Is Full Financial Disclosure Required For A New Jersey Prenup?
There is still quite some stigma regarding prenuptial agreements, but these legal documents can be extremely helpful for couples both during and after their marriage. Prenups aren’t just for high-net-worth couples; they can be essential for couples of any economic status to protect their assets. To create a valid and legally-binding prenuptial agreement in New Jersey, both parties need to provide financial disclosure. Many couples wonder what exactly full financial disclosure entails for a prenup. Thankfully, our firm has the answers you need! Continue reading or reach out to one of our Marital Agreement Attorneys in Morris County, NJ today to learn more.
WHAT IS FULL FINANCIAL DISCLOSURE FOR A PRENUP?
The purpose of a prenup is for a couple to figure out how their property/assets will be managed during the marriage and how these assets will be divided in the event of a divorce. Full financial disclosure is essentially when both parties identify all of their assets, debts, income, and prospective inheritance when deciding on the terms of their prenuptial agreement. Full financial disclosure is necessary to ensure all your assets are protected both during and after the marriage. Omitting financial information can be detrimental to a prenup because doing so can make the terms of the agreement invalid or irrelevant. Most couples include financial disclosure in their prenups by attaching a “financial schedule” to the end of the legal agreement. A financial schedule is essentially a document that details each party’s finances.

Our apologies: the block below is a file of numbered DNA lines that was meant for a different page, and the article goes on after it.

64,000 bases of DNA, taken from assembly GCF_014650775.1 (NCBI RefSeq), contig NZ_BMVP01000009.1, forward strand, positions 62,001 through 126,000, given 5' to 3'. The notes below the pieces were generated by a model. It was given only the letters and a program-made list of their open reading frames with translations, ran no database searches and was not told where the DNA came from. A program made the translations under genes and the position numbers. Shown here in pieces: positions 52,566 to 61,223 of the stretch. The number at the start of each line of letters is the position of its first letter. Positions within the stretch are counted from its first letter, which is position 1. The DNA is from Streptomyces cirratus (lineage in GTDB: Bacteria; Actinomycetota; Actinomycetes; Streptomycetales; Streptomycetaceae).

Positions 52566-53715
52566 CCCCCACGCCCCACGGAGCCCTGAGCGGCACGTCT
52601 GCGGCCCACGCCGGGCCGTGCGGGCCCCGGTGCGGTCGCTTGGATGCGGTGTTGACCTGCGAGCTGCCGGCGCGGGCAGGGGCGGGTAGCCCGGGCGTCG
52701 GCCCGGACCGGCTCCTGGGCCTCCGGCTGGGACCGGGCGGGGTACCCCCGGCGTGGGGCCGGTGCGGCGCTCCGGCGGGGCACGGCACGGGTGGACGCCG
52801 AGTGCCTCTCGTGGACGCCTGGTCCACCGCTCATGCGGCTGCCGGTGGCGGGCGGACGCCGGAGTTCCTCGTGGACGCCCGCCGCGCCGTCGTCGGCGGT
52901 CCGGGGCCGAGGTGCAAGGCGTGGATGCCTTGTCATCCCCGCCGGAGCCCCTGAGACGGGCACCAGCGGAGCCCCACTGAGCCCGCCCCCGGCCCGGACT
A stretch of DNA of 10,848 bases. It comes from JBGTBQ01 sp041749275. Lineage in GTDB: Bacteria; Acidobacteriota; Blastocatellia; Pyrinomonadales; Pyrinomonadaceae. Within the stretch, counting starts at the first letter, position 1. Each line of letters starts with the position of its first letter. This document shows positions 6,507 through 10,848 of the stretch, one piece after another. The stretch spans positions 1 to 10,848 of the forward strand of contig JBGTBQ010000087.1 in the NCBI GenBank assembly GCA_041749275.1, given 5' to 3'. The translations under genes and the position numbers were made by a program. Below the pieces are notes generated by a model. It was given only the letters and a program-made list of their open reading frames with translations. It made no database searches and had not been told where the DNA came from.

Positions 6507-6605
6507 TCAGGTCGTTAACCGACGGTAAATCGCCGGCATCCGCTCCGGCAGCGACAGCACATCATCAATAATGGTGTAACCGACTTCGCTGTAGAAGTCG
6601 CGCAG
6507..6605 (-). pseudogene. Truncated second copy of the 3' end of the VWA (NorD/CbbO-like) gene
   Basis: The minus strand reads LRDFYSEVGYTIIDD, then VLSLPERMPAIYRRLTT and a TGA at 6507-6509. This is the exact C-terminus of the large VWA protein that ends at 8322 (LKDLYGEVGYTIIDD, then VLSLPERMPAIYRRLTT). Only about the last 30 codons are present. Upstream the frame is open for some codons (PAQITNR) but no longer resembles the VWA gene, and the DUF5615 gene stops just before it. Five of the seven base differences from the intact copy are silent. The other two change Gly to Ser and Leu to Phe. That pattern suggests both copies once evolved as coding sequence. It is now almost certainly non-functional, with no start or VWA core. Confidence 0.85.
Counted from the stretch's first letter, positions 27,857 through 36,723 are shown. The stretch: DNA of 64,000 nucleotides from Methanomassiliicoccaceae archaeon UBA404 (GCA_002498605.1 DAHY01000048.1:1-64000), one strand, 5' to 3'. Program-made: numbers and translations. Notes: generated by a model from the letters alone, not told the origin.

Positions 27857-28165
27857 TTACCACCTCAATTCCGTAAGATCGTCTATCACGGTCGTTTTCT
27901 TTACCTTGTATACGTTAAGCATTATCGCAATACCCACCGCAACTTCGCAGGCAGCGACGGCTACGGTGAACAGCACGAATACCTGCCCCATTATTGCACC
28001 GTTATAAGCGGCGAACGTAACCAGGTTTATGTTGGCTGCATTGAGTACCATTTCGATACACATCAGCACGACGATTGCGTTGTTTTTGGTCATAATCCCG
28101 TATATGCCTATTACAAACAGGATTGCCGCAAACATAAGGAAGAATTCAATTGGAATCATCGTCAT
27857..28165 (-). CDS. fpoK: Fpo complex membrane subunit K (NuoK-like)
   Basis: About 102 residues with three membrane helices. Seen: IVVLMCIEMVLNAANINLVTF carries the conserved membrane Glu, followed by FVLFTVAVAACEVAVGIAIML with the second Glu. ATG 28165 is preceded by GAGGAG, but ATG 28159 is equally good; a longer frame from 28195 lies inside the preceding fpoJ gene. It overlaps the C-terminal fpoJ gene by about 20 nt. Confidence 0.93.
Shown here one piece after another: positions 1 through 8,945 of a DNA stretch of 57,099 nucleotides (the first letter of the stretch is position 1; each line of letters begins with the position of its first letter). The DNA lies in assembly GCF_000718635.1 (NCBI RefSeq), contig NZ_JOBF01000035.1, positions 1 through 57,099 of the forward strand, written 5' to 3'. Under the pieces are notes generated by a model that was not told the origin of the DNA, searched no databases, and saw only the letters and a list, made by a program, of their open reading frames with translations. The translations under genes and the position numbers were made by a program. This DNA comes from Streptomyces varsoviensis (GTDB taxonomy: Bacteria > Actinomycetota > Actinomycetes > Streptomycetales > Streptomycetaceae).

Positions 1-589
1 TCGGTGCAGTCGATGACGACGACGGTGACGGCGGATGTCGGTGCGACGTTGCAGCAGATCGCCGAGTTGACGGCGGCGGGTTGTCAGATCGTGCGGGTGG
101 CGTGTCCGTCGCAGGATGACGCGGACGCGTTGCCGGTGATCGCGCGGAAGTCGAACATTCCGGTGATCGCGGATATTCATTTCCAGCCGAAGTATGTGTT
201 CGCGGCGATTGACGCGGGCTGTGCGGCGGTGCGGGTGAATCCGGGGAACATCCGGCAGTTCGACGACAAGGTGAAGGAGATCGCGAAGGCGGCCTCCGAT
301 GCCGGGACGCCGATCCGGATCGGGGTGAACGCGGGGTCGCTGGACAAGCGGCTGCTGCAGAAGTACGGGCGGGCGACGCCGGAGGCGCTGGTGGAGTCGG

WHY IS IT NECESSARY?
Financial disclosure is necessary to ensure your prenuptial agreement is legally valid. In a situation where a spouse purposefully leaves out some assets from a prenup, a court can determine the document to be illegitimate. You can even be charged for committing a fraudulent action. Ensuring a valid prenup is extremely important, especially in today’s day and age. If a married couple gets divorced without a prenuptial or postnuptial agreement in place, the court will likely have to decide how their assets will be divided between them. If you’re getting married soon, you should take control of your assets by asking your spouse to sign a valid prenup.
Are you in the process of creating a prenuptial agreement with your future spouse? Are you seeking an experienced family law attorney who has your best interests in mind? Look no further because Townsend, Tomaio & Newmark, LLC is here to help! Contact our effective team today for an initial consultation.